I spent a couple of sessions shooting in the new “L Monochrome” JPEG mode. The GX85 is the first camera to add a JPEG mode in some time, and I was interested in trying it out, since Panasonic has billed it as a more contrasty, nuanced monochrome with a lot of tonality.
As a JPEG mode, rather than an art filter, control is retained over settings like noise reduction, contrast and sharpness. And, like the regular monochrome mode from all their recent camera models, there is a very nice color filter set which lets you apply a red, orange, yellow or green filter to alter the resulting tones in your image. This harks back to B&W film photography when colored lens filters accomplished the same thing, albeit by actually changing the light as it hit the film, rather than software simulation as it is here. Nonetheless, the effect can be very nice. Different colors give different results, with green smoothing out skin tones in portraiture, and red providing a high contrast level with dark skies and bright white clouds.
Of course, none of these effects carry over to RAW files, but beyond putting out highly customizable JPEGS I found this new mode to help me see tonality and the promise of a good B&W image in a scene. It doesn’t hurt that the files turned out particularly good, with lots of differentiation between shades of gray and nice rich blacks. None of the samples in this post have had any post processing done, all are out of camera.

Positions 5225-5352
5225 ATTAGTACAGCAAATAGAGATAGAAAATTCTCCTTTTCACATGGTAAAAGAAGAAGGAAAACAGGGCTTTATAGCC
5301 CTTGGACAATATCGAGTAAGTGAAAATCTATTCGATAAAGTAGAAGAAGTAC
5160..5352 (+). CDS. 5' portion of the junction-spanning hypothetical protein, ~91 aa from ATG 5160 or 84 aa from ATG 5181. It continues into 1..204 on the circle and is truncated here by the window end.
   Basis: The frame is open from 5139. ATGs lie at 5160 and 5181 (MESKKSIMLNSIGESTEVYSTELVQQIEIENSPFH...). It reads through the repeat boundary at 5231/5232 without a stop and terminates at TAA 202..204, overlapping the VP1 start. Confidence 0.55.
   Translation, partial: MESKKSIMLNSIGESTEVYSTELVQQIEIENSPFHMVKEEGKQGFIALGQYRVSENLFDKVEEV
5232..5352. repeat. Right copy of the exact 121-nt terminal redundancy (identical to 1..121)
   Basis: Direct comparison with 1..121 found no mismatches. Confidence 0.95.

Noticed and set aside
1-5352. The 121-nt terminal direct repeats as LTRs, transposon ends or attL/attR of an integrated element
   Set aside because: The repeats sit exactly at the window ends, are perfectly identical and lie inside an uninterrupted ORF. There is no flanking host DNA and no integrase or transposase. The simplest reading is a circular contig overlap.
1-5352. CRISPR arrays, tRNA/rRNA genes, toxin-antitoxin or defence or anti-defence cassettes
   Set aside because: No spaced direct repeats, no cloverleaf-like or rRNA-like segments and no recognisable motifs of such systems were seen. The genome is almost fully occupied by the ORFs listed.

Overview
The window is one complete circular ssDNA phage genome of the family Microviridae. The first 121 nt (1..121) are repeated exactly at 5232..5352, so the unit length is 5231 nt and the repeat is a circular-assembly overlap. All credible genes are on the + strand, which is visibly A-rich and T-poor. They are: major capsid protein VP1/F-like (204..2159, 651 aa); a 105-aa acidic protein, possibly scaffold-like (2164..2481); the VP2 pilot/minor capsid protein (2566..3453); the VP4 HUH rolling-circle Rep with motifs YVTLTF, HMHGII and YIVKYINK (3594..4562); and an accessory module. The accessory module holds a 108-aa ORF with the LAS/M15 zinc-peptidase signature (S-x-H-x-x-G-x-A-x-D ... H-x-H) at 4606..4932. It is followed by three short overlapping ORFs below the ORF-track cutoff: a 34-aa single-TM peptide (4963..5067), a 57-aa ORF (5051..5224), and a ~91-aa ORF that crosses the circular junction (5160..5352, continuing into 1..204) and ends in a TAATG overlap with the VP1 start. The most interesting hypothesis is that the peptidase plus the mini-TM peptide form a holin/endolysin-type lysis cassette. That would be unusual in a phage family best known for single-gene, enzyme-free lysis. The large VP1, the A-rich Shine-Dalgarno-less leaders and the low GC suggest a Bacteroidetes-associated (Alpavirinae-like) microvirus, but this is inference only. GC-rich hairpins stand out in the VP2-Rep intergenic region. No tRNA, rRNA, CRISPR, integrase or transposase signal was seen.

Not that these are perfect B&W images, of course. In order to reach maximum potential, they still need some selective dodging and burning. Particularly I would set the white point higher, so that highlights are brighter (as a digital sensor the metering tries to avoid overly bright highlights, which often help balance and strengthen B&W photographs). But it’s safe to say that I like this new mode a lot, and it gets me a good bit of the way towards very good monochrome photos right out of camera.